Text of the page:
NBA superstar Dwyane Wade has taken the court for the last of his 1053 career games, but he will leave the sport having transcended basketball.
A quick glance at Dwyane Wade’s NBA career is easily enough to make a case for him as a first ballot hall of famer; more than 23,000 career points, 13 all-star appearances, seven appearances in all-NBA teams. He was an NBA champion on three occasions, one as the team’s unquestioned star in 2006 and then twice as part of the ‘Heatles’ triumvirate with LeBron James and Chris Bosh.
The numbers are cool, but the whole experience of Wade was infinitely cooler. Here was a player who glided around the court where others hurried and who seemed genetically incapable of ever being flustered, no matter how pressured the situation.
— NBA (@NBA) April 10, 2019
From his days as a South side phenom to a five-star recruit at Marquette and a franchise player at the Miami Heat, he was a basketball blue blood, pure silk as an athlete in motion. His dancer’s feet, crossovers and canny pump fakes, his ability to slither through defenders and absorb contact were all sublime. He was a shooting guard that could never really shoot from range, but his strengths were so pronounced he turned what could have been a fatal flaw into an irrelevance.
The sense of smoothness and calm that surrounded Wade is a major part of his legacy. Put his name into Google and one of the autocorrect suggestions is ‘Dwyane Wade looks tired’. But this seems to misread the deep calm behind the heavy-lidded appearance. For the opponents he menaced for 16 seasons, it wasn’t that he lacked energy but that he never seemed to raise a sweat.
— NBA (@NBA) April 11, 2019
Dwyane Wade had been Miami’s favourite son
He seemed a perfect fit for the glamour of South Beach, yet he somehow fell out with Miami Heat supremo Pat Riley three seasons ago and left the sunshine state. Something about money and pride, or a combination of the two. He landed on a misfit Chicago team and the sight of him in the Bulls’ red always looked plain wrong.
Some backroom string-pulling from BFF LeBron James saw him move to Cleveland, but even that reunion could not relight the flame. By this stage of his career, statistically minded fans were consulting their spreadsheets and condemning him as a no-conscience gunner. He seemed a shadow of himself, headed for a shabby end to a once glittering career.
Yet the basketball gods had one last card to play and in February 2018, a surprise trade sent him home to Miami.
The old bitterness had vanished and in a team full of useful players untouched by greatness, the slightly faded grandeur of Wade’s game made perfect sense. When he checked in for the first game for his new (old) team, the crowd united in a hail of ecstatic white noise.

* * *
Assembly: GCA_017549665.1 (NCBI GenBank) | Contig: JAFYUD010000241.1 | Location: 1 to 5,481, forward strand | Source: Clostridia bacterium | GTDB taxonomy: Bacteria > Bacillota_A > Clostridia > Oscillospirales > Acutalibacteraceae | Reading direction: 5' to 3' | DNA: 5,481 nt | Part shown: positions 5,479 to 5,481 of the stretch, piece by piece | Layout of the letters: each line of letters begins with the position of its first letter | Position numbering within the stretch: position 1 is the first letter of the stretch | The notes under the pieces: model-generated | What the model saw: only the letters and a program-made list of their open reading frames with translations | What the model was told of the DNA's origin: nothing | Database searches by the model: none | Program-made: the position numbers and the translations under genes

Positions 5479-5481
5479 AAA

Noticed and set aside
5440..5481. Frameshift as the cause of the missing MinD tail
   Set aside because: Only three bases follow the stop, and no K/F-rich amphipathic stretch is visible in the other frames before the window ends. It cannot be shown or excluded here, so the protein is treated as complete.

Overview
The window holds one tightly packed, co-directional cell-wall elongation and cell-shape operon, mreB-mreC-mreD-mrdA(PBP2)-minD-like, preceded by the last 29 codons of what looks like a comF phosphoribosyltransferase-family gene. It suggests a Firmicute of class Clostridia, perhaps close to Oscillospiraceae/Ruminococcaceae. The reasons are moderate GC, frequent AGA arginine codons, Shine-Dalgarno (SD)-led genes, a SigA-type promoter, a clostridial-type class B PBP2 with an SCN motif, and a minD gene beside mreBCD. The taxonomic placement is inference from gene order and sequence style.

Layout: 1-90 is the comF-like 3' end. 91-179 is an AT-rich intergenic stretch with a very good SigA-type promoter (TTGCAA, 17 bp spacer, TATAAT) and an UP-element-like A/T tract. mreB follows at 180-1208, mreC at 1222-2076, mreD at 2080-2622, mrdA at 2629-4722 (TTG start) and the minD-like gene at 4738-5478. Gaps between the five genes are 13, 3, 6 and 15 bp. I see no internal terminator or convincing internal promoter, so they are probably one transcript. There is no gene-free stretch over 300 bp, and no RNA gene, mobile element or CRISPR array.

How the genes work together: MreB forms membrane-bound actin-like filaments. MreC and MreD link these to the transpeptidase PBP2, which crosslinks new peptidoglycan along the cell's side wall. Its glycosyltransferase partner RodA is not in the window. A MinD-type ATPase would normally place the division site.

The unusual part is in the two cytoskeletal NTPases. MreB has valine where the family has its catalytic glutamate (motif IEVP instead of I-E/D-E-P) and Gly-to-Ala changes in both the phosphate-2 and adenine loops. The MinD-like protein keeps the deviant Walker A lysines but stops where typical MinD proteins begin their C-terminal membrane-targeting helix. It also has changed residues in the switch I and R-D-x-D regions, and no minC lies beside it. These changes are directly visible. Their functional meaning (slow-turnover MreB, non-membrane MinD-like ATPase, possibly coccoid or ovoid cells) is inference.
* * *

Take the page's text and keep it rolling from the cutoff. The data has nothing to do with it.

Now in a low stakes situation, he was a big fish in a becalmed pond, and he pulled off basketball miracles like this ludicrous game-winner and this vintage 30-point outpouring. Some people go to Florida at the end of their days to retire quietly. Wade went back at the end of his career to reclaim his throne.
— Good Morning America (@GMA) April 10, 2019
#OneLastDance: the Dwyane Wade farewell tour
With his reputation restored, many urged him to keep playing, but he chose to leave on his own terms. It has been a graceful, elongated goodbye tour and a celebration of someone who had become far more than just a basketball player in his twilight years.
Having sometimes gone hungry as a child living in poverty, he didn’t forget his roots. He gave millions to his community, helping those less fortunate to go to college or to get by when they had been struck with misfortune. In a quiet way, he was a political figure, supporting gay rights, speaking out against gun violence and writing the names of Parkland shooting victims on his shoes. As a viral video tribute to him released earlier this week made clear, those he helped never forgot it.
He was a deceptively fierce competitor on court but off it, a sweetheart to the end. In his last game against Atlanta, he sought out rookie Kevin Huerter. He had heard the young man wore number 3 in his honour, so he gave him his singlet. There have been similar scenes in every city; opponents turning into fans after the game, cueing for a selfie, a hug, a chance to play a small role in the farewell tour he hashtagged #OneLastDance.
After today’s game against the Brooklyn Nets, he is set to ride off into the brilliant Florida sun, but his legacy, in the annals of the sport and beyond, will continue to gleam brightly.